"He goes on to cite the governments of Paris, Munich, Brazil, Peru, China, Korea, and Japan which are all embracing open source software to varying degrees. Meanwhile, when they choose Microsoft software, fast-growing emerging markets like China and India opt for pirated copies. Salkever explains that the concerns for customers like these are the 'relatively high price of Microsoft software' and the 'concerns about buying proprietary software to run critical government operations.' Finally he points to recent moves by Sun and IBM to leave the commoditized software and hardware business behind, writing 'When the world's largest and most respected IT consultancy draws a clear bead on your crown jewels, it's time to mount a bold counterattack.'"
Have you META-MODERATED today? Sign up for the Slashdot Daily Newsletter! DEAL: For $25 - Add A Second Phone Number To Your Smartphone for life! Use promo code SLASHDOT25.×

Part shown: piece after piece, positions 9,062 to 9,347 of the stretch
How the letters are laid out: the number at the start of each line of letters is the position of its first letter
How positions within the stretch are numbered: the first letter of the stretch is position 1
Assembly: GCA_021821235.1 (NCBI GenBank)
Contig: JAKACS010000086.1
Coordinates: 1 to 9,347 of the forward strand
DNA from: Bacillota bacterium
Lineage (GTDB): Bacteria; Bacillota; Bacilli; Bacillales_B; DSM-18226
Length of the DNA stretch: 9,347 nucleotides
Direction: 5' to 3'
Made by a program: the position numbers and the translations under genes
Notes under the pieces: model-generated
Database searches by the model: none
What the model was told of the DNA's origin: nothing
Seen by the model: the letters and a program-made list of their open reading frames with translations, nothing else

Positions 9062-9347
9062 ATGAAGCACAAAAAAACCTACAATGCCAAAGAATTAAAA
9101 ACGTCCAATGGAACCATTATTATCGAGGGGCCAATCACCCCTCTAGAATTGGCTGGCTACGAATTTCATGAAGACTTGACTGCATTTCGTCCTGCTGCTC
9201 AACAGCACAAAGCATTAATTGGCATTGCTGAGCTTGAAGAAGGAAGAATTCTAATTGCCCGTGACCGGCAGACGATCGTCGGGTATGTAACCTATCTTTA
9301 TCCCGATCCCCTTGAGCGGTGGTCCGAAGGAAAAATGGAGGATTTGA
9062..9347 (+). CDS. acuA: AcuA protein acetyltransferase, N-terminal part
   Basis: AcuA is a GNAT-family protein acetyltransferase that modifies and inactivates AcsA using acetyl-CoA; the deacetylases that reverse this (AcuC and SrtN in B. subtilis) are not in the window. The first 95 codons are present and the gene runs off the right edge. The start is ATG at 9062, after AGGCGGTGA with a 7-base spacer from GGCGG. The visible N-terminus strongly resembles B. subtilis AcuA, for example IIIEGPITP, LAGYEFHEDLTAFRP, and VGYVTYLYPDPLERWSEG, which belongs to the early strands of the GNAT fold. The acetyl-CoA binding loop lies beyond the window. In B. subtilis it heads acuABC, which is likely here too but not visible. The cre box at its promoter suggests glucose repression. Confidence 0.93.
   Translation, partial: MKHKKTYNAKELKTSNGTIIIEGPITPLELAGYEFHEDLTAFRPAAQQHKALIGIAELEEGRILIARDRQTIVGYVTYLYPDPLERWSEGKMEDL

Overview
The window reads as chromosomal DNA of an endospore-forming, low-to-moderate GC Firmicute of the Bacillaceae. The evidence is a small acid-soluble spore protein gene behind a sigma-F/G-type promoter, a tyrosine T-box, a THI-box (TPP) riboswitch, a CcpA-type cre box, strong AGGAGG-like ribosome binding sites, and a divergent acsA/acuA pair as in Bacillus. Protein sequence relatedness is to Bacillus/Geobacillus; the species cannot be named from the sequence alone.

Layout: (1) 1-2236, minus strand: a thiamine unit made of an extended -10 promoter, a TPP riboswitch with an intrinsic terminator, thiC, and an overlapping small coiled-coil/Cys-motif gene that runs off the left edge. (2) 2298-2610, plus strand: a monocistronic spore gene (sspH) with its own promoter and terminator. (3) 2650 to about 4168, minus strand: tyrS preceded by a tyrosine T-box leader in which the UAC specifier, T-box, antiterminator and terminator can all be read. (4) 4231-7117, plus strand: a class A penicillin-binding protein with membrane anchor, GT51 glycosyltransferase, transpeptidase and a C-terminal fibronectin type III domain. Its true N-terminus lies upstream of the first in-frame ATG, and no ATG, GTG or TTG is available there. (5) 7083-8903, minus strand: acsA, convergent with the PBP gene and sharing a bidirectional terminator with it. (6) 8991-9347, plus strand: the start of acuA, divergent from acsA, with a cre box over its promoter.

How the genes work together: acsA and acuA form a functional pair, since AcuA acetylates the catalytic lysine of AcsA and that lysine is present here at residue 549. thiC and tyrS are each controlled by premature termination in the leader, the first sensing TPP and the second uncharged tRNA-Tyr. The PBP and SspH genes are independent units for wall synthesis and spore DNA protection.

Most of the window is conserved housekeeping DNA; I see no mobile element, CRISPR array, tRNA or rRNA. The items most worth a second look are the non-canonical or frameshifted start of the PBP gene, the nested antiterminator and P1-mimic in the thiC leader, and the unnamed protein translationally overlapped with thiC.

securitas writes "In a commentary and analysis piece, BusinessWeek technology editor Alex Salkever discusses how Microsoft can embrace Linux, and asks the question, 'Considering Redmond's slim odds of conquering developing nations, why not offer them a low-cost Linux version of Office?' Salkever explains that 'Microsoft faces increasing competition in both PC operating systems and in desktop applications' which are its core businesses, while corporate customers would likely adopt Microsoft Linux products." (Read more below.)